People Learn The Ugly Truth Behind That Michael Phelps Vs Shark Race

Somehow, people actually thought Phelps would race a real, live great white shark. Nope.



If you followed the much-hyped race between Michael Phelps and a great white shark, looking forward to the race and thinking Phelps might just have a chance, you're probably feeling pretty disappointed — and dumb — today.

Discovery Channel heavily promoted a 100m race between the world's most decorated Olympian and a great white shark. It's the start of Discovery's Shark Week. But the channel long ago jumped the shark on Shark Week, and this was no exception.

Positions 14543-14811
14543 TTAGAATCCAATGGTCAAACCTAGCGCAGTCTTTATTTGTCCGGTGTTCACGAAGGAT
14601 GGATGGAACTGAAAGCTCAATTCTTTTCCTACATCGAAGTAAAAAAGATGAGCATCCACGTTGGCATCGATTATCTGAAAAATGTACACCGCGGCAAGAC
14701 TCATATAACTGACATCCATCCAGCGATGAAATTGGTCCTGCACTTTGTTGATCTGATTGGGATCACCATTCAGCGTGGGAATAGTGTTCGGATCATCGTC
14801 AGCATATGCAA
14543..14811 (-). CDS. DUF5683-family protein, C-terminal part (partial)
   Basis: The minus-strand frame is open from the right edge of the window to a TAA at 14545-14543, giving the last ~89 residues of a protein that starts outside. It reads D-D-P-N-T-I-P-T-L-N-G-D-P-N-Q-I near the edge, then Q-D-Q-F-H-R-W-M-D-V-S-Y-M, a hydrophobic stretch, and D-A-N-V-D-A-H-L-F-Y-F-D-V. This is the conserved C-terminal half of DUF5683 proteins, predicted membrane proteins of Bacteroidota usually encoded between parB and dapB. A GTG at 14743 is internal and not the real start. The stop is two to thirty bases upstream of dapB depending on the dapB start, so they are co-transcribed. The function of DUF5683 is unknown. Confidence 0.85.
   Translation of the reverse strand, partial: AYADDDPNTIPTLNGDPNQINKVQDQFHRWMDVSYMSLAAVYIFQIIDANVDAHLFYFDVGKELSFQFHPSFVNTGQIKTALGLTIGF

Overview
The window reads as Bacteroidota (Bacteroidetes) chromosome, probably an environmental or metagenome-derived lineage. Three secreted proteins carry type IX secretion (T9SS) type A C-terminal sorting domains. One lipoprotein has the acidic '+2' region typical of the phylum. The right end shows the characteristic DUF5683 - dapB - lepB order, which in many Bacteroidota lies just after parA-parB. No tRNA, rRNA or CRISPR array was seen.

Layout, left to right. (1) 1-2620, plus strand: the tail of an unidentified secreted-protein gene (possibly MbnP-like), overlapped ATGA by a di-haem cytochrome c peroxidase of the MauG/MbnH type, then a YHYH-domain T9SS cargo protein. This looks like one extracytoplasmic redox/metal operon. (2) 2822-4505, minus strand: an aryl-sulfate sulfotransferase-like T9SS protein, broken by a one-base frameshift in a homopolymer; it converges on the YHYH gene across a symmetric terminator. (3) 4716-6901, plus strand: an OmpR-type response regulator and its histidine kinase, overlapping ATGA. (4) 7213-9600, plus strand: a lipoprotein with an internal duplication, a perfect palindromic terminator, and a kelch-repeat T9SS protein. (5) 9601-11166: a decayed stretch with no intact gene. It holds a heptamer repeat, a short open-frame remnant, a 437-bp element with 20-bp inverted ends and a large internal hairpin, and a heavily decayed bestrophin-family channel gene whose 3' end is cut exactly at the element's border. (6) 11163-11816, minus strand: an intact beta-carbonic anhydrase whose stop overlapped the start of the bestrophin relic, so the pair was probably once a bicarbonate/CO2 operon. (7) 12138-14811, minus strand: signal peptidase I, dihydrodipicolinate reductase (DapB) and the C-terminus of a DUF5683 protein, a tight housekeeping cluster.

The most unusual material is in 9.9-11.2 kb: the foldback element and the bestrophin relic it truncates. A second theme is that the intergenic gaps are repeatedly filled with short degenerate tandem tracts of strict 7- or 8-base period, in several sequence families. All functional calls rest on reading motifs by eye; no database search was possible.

Phelps didn't race a great white at all. He raced a computer model. And he lost to boot.

In the end, despite being an athletic powerhouse, Phelps lost to the shark by two seconds. He swam "at a top speed of 5-6 mph (8-10 km/h) an hour, slower than the shark," according to the BBC.

Quite obviously.

All that hype for statistics. The shark wasn't real, as ecologist Tristan Gutteridge, one the featured scientists in the race, said. “Clearly, we can’t put Michael in one lane and a white shark on the far lane. We’re gonna have to do a simulation.”

The "shark," it later turned out, was a mere simulation generated by scientists who gathered data from actual sharks.

However, for many viewers, the truth was hard to swallow:






"They swim so fast, it's almost like a bullet," Phelps said. "I don't like taking silver medals but I'll take one against a great white."

Banner/thumbnail credit: Reuters 

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